Orlando, FL, February 25, 2019

SynMatter LLC has been awarded a National Science Foundation (NSF) Small Business Innovation Research (SBIR) grant for $224,993 to conduct research and development (R&D) work on next-generation durable, superhydrophobic anticorrosive coatings.

Corrosion of these metal structures is estimated to cost the world economy around $2.3 trillion in maintenance and replacement capital every year. This Small Business Innovation Research Phase I project will enable the development of a cost-effective, high-performance, durable, superhydrophobic, anticorrosive coating for protecting metal structures, including high-value assets that are essential parts of the US energy infrastructure, such as offshore oil and gas platforms, marine ships and wind turbines. This has the potential to significantly reduce both cost and waste by improving structural safety, reducing maintenance frequency and lengthening the operating lifetime of such vital assets, while at the same time reducing the environmental impact of corrosion protection systems by using less harmful materials, negating coating repainting needs and extending metal lifetime.

“The National Science Foundation supports startups and small businesses with the most innovative, cutting-edge ideas that have the potential to become great commercial successes and make huge societal impacts,” said Graciela Narcho, Acting Director of Division of Industrial Innovation and Partnerships at NSF. “We hope that seed funding will spark solutions to some of the most important challenges of our time across all areas of science and technology.”

“We are very excited and grateful to be receiving this grant from NSF. The funding will enable SynMatter, a Florida high-tech development company, to develop and commercialize a durable, superhydrophobic, anticorrosive coating that will protect metal structures in many environments and thereby extend their lifetime, reducing the environmental impact of repair, maintenance and replacement.” Xuejun Zhang, CEO & Chief Scientist, SynMatter LLC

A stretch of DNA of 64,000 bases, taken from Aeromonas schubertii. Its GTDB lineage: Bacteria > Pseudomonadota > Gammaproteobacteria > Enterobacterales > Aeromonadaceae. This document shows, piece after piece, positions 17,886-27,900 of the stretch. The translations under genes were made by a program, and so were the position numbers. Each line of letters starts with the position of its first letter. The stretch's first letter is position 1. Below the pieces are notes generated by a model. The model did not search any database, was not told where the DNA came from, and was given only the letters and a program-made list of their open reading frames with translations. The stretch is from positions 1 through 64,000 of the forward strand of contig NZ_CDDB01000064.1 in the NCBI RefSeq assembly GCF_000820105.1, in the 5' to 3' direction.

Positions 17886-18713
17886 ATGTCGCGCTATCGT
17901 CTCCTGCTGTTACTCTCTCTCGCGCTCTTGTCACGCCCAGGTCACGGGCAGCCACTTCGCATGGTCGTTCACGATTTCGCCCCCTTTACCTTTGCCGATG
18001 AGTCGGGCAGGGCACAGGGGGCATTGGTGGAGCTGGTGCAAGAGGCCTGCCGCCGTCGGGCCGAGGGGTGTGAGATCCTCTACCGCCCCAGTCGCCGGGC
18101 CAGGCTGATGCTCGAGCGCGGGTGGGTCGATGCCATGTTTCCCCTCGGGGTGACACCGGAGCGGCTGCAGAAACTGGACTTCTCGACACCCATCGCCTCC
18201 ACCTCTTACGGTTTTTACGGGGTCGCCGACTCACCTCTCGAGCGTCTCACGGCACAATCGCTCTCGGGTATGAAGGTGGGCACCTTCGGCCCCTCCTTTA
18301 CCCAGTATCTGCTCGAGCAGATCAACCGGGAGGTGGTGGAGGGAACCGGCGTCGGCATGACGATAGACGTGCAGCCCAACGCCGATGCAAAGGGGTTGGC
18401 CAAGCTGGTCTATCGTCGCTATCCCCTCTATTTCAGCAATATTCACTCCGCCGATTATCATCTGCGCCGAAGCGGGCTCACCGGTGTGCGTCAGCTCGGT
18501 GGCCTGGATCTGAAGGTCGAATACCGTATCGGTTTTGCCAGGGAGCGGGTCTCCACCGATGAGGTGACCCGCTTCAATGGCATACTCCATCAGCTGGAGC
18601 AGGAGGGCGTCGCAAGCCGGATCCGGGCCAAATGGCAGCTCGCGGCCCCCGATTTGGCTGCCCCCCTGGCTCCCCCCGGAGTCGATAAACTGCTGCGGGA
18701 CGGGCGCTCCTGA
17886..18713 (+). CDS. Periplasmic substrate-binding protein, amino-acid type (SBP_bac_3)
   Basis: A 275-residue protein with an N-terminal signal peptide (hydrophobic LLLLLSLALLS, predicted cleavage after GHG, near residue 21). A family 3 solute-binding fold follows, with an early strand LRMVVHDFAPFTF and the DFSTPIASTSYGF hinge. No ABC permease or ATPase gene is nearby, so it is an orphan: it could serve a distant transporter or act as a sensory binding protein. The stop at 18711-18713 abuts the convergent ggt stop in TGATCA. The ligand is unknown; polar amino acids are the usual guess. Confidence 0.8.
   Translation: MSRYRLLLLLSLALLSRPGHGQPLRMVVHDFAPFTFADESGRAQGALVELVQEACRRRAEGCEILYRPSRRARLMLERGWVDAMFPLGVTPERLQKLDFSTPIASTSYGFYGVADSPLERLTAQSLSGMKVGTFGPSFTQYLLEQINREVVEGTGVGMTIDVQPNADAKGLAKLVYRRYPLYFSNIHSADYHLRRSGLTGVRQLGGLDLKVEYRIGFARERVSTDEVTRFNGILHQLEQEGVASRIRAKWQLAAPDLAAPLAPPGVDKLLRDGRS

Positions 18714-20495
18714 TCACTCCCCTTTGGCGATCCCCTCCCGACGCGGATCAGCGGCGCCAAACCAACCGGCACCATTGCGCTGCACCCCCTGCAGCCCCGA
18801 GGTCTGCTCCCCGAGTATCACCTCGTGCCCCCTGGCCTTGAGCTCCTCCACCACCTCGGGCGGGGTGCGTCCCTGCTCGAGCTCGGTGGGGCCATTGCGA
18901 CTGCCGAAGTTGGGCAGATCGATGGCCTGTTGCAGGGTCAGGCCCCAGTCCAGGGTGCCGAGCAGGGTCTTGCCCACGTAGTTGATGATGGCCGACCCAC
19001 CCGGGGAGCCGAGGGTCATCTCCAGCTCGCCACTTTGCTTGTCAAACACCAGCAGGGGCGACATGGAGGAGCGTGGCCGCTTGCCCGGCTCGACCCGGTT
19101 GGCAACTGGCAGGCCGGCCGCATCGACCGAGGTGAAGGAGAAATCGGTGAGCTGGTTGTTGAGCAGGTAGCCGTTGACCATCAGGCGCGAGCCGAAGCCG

Once a small business is awarded a Phase I SBIR/STTR grant (up to $225,000), it becomes eligible to apply for a Phase II grant (up to $750,000). Small businesses with Phase II grants are eligible to receive up to $500,000 in additional matching funds with qualifying third-party investment or sales.

NSF accepts Phase I proposals from small businesses twice annually in June and December. Small businesses with innovative science and technology solutions, and commercial potential are encouraged to apply. All proposals submitted to the NSF SBIR/STTR program undergo a rigorous merit-based review process.

To learn more about America’s Seed Fund powered by NSF, visit: httpss://seedfund.nsf.gov/

About the National Science Foundation’s Small Business Programs: America’s Seed Fund powered by NSF awards $200 million annually to startups and small businesses, transforming scientific discovery into products and services with commercial and societal impact. Startups working across almost all areas of science and technology can receive up to $1.5 million in non-dilutive funds to support research and development (R&D), helping de-risk technology for commercial success. America’s Seed Fund is congressionally mandated through the Small Business Innovation Research (SBIR) program. The NSF is an independent federal agency with a budget of about $7.8 billion that supports fundamental research and education across all fields of science and engineering.

 

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